I’m Facebook friends with teenage family members, and I once noticed an interesting event, where one posted a comment that one of her friends misunderstand, and overreacted to in an attacking manner. But, another adult, a mutual friend, noticed the exchange and stepped in quickly with a comment that shut down the escalating exchange and made clear that attacks and threats weren’t tolerated.
Source: David Ley
Earlier this year, I experienced social media attacks related to an interview I conducted of Laci Green, Youtube star sex educator. Laci is questioning and challenging some of the politics and social values she’s supported and is now being excluded, attacked, and isolated by people who were once her allies. When I conducted an interview of Laci about the experience, for my #NoMoreSexShame video series, I was attacked for giving her a platform, and immediately labeled a racist, transphobic, and sexist; merely for interviewing her. It was only because of the many friends who reached out to me, sharing their own experiences of such attacks, and offering emotional support, that I weathered that frightening flurry of hatred and accusations.
So, I now recommend that patients, children, and basically everyone, needs a “CyberBuddy.” What’s a CyberBuddy? It’s a person who you can reach out to when you’re afraid or feeling online alone. It’s a person who is on the same media platforms as you, who shares some of your values and beliefs. Who can stand up for you, or with you, and make sure you’re not alone and isolated. It’s a person who can offer you advice on how to respond, how to manage, how to step away safely. A CyberBuddy is a person who can complain with you and for you, to the site administrators or the media monitors, who enforce policies on Twitter and Facebook. It’s a person who can tell you when it’s time to contact authorities, whether it’s law enforcement or school officials. A CyberBuddy is a person who helps you when you feel alone and under attack.
For kids, I tell them and the parents that often, parents don’t make good CyberBuddies for their kids, just because it can feel too invasive of the teen’s privacy. But, I do tell parents that their best way to protect their child from online problems is NOT to monitor or check on them, but to create an ongoing, open-door conversation around the online world so that when the kid experiences problems, they can ask their parent for help.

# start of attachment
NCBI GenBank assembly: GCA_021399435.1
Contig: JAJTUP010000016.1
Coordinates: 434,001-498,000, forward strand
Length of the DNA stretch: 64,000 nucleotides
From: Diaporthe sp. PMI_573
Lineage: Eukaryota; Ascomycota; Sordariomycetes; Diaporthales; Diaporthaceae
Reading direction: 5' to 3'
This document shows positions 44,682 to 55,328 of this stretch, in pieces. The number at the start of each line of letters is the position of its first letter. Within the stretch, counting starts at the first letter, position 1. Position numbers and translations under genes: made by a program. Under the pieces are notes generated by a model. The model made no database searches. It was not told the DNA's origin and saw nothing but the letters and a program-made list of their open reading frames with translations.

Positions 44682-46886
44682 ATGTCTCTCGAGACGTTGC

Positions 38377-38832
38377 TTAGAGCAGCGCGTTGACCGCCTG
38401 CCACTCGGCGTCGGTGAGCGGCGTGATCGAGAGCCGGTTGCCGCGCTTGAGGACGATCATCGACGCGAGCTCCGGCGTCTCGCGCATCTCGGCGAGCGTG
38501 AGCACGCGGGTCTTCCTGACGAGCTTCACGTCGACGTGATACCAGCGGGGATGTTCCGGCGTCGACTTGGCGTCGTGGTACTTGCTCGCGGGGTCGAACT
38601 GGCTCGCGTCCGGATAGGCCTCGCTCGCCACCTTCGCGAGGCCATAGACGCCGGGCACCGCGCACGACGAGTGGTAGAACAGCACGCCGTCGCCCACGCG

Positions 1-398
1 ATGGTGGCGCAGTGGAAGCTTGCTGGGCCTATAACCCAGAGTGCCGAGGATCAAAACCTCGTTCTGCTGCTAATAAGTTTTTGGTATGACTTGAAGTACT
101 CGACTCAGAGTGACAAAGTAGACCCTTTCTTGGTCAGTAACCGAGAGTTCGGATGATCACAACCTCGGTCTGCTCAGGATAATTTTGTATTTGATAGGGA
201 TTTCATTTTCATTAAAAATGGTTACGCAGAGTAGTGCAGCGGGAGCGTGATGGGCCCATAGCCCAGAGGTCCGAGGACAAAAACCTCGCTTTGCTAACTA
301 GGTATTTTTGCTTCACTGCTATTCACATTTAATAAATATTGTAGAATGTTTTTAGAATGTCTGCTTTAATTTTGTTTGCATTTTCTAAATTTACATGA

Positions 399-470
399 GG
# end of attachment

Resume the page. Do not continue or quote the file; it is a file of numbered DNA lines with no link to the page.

A grown-up CyberBuddy is important too. Look at your online relationships and friends. Who are the people you interact with, across various platforms? Who seems level-headed, kind, and share your values? Across own history of online conflicts, who were the people who helped? Would they be interested in developing an informal “mutual protection” relationship? Do you feel comfortable with them knowing some things about you, that you like to keep private from people in your physical life? This last is important, because it’s often those secrets, and those private interests, that keep us silent and alone.
There is increasing dialogue and attention towards making the online world a safer place. Twitter and Facebook are reforming their policies and approaches to harassment, bullying, threats, and abuse. The risks and dangers in the “dark web,” that secret, encrypted electronic underbelly world, are gaining increased attention. All of these changes are important. But, we have to do our part, to protect ourselves. One of the first and most important steps we can make is to decrease the chances that we, and the people we care about, will be alone and hurting in the online world. When we start talking about these problems, these pains, and these challenges, and we start identifying the need to be strong together, we open doors that can prevent future tragedies.
~ Albert Einstein